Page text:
With 17 free agents and just under $10 million in salary cap space carrying over into 2014, changes are coming to the Green Bay Packers roster.
We’ve already taken a look at upcoming Packers free agents on defense. Now let’s examine the decisions Packers general manager Ted Thompson has to make about free agents on offense.
WR James Jones
When Jones hit the open market in 2011, there were few buyers and he ended up back in Green Bay. After three good seasons, will Jones find more suitors this time around? He’s been a No. 2 or No. 3 receiver his whole career, but Jones has had stretches where he kinda sorta looks like a No. 1. At 29 years old, though, I doubt anyone will pay Jones as a No. 1 receiver and it could lead to him once again landing back in Green Bay at another Packers-friendly contract. With the emergence of Jarrett Boykin down the stretch, Thompson has plenty of leverage when negotiating with Jones and might even feel comfortable enough to move on entirely from the man who wears a sleeveless turtleneck. It’ll be interesting to see if Aaron Rodgers lobbies for Jones to be re-signed like he did back in 2011.
TE Jermichael Finley
This one will be up to the doctors. If Finley is cleared to play football again, how big of a contract is a team willing to give him? Does Finley sign a cheaper one-year deal and try to prove himself all over again to land a fat deal in 2015? Even if he is cleared to play, are the Packers interested in re-signing him?
TE Andrew Quarless
Quarless didn’t come close to filling the playmaking void left by Finley, but he did have a few moments. Quarless’s future will be determined by what happens with Finley and whether the Packers address the tight end position in the draft.
C Evan Dietrich-Smith
The Packers put the lowest restricted free-agent tender on Dietrich-Smith last offseason and were able to retain him. When Dietrich-Smith hits the market this offseason, he should have more interest. The Packers were effective on the ground in 2013 and Dietrich-Smith’s physical play was a contributing factor. But with J.C. Tretter waiting in the wings and capable centers available in the mid-rounds of the draft, Thompson could choose to save some money for other areas of the team and let Dietrch-Smith find work elsewhere.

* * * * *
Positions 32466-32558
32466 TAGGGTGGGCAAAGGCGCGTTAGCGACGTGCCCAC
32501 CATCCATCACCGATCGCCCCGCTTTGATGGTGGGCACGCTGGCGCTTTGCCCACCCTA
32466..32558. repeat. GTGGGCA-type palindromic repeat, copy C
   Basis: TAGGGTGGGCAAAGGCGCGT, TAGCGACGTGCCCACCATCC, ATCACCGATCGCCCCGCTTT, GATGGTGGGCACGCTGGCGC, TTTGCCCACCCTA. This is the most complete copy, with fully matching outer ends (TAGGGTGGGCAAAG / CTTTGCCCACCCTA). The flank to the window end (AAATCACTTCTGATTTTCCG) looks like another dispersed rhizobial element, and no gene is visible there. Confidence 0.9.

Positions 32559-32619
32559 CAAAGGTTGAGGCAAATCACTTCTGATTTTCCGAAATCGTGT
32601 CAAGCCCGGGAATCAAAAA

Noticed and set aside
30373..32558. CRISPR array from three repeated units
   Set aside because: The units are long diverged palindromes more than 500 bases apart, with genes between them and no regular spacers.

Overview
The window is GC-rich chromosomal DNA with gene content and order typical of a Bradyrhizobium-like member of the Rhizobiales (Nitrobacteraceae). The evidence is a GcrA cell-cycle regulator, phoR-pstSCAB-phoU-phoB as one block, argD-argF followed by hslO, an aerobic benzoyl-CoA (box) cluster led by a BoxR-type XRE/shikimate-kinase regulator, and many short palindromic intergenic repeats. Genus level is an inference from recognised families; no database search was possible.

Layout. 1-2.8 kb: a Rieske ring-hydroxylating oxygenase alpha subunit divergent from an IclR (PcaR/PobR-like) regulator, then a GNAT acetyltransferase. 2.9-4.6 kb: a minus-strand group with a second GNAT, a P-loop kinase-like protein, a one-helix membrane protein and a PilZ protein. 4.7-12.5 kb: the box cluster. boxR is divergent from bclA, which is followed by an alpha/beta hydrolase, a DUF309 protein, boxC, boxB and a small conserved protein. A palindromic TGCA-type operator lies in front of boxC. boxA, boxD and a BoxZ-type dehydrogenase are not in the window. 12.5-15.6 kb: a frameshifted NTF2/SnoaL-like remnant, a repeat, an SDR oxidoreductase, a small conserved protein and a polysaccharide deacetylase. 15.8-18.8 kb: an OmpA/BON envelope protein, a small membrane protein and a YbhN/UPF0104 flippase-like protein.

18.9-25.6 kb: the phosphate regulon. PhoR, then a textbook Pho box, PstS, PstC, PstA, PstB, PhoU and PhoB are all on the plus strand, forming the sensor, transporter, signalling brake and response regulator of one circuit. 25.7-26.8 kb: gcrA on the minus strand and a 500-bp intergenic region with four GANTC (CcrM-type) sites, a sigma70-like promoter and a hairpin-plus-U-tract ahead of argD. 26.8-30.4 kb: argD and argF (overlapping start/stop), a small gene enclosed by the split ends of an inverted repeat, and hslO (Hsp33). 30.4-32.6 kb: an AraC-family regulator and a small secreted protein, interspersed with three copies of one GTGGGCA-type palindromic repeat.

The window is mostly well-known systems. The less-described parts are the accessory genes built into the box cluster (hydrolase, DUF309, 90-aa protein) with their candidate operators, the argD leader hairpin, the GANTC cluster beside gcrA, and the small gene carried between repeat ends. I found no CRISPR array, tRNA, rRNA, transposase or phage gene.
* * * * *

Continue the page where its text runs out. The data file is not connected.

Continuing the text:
QB Matt Flynn
I doubt another team is going to throw a big contract at Flynn like the Seahawks did after the 2010 season, so look for Flynn to be back as the backup quarterback. It’ll be nice to go through a preseason without gnashing our teeth about the inexperience and incompetence at the backup quarterback position. Flynn did exactly what a backup quarterback is supposed to do: Make a few plays here and there and keep the team above water until the starter returns.
RB James Starks
I wonder if someone will throw a fat contract at Starks. Yes, the injury questions will always loom over him, but he looked faster than he ever has this season. At times Starks appeared to be controlled by 15-year-old kid holding down the turbo button while playing Madden Football on the PS4. I’d love to have Starks back as a speedy, yet powerful, complement to Eddie Lacy, but don’t be surprised if the Packers can’t match offers from other teams and Jonathan Franklin and DuJuan Harris have to step up as backups.
FB John Kuhn
Kuhn’s block on Julius Peppers in the season finale might have been worth $10 million by itself. Is anyone else going to throw a decent contract at pass-blocking fullback who occasionally crashes forward for 1 yard or catches a dump-off pass? I don’t think so. Look for Kuhn to return at a team-friendly price.
RB Kahlil Bell
T Marshall Newhouse
Bryan Bulaga and Derek Sherrod should be back next season, meaning Newhouse’s days in Green Bay are probably over.
QB Seneca Wallace
Wallace couldn’t beat the Bears and exited after one series against Philadelphia. His day with the Packers are over.